In Virginia, personal injury claims are also subject to a number of different statutes, as well as judicial case law. One of the primary requirements for any personal injury claim is establishing the negligence or fault of the person who caused the injury. This element is one of the primary differences between a personal injury claim and a workers’ compensation claim.
There is an additional fact that must be proven in a Virginia personal injury claim: The person making the claim cannot have contributed in any way to his or her own injuries or be at fault for the accident in any way. The legal principle is called contributory negligence. If the individual making the personal injury claim shares fault for causing the accident, he or she cannot recover from another person, even if that other person was more at fault. Virginia law is different from laws in other states on this issue.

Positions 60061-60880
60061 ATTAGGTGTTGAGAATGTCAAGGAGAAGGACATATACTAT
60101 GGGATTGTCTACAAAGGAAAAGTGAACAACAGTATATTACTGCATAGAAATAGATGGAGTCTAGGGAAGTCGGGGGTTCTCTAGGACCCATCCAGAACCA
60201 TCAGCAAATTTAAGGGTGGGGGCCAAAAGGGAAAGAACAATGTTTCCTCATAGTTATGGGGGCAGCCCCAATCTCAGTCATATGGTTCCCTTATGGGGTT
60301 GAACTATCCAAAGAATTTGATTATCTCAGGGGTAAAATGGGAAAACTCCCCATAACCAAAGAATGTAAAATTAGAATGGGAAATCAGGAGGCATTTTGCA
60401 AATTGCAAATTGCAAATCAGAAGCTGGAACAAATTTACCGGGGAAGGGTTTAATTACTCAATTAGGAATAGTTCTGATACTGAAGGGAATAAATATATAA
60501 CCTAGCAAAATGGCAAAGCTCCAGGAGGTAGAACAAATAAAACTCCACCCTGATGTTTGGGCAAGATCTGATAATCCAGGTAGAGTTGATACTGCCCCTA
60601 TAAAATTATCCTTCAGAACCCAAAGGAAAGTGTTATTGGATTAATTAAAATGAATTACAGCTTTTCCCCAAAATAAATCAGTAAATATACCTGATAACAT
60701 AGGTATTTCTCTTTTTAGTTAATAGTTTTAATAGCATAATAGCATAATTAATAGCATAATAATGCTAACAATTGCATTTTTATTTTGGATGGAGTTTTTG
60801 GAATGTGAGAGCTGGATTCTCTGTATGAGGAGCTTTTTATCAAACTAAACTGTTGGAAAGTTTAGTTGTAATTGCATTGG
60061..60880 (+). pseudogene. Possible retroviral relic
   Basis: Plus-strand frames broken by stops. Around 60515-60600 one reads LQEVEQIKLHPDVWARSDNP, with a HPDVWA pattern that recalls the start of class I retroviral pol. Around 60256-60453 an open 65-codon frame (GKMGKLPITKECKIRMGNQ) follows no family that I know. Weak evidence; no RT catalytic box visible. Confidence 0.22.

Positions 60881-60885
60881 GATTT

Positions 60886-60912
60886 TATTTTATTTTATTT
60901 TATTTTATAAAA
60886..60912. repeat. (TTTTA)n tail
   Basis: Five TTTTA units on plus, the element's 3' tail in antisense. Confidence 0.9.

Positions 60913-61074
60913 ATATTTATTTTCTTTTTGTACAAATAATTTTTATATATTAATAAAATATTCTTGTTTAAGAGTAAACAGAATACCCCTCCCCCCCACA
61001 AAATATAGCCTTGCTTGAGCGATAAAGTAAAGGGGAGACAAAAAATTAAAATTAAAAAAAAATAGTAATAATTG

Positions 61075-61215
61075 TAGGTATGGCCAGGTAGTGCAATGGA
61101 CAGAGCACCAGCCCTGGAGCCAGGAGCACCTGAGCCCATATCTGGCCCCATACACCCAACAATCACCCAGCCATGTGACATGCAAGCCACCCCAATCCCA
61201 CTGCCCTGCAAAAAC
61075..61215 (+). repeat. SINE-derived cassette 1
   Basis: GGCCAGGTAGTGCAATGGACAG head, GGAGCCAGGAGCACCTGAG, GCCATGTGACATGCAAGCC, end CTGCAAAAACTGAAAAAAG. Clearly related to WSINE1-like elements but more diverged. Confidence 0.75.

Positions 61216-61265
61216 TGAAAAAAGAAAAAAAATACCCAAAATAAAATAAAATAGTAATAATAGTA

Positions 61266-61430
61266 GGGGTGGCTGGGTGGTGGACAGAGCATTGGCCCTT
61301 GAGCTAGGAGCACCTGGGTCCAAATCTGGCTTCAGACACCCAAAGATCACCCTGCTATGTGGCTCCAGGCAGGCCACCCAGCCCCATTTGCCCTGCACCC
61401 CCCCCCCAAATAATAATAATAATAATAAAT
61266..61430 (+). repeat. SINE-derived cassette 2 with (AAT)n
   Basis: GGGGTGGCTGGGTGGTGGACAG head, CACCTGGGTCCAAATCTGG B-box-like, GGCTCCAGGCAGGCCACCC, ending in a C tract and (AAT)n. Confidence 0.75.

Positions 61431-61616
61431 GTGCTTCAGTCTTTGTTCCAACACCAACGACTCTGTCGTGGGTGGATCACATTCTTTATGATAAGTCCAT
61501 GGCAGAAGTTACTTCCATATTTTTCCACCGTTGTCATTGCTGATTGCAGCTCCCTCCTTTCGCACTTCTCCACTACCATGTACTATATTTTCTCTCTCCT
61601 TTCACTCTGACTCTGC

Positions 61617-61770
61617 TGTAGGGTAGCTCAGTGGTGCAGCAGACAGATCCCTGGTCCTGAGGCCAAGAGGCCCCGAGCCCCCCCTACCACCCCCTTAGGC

Personal Injury Claims for Work-Related Injuries
While a worker cannot file a personal injury claim against his or her employer for work-related injuries under the workers' compensation law, there are situations where the worker may be able to make a personal injury claim against a third party. In those situations, the personal injury claim will be separate from and different than the workers’ compensation claim.
Generally, work-related situations that give rise to a personal injury claim are those where injuries occur from car and truck accidents, premises liability, and product liability. Here are some examples:
- Motor Vehicle Accidents: If you are the driver or a passenger in a car or truck while you are working, and you are injured in an accident, you may have a personal injury claim against the at-fault party. Whether you have a claim will depend on the circumstances of the accident and how Virginia auto accident law applies.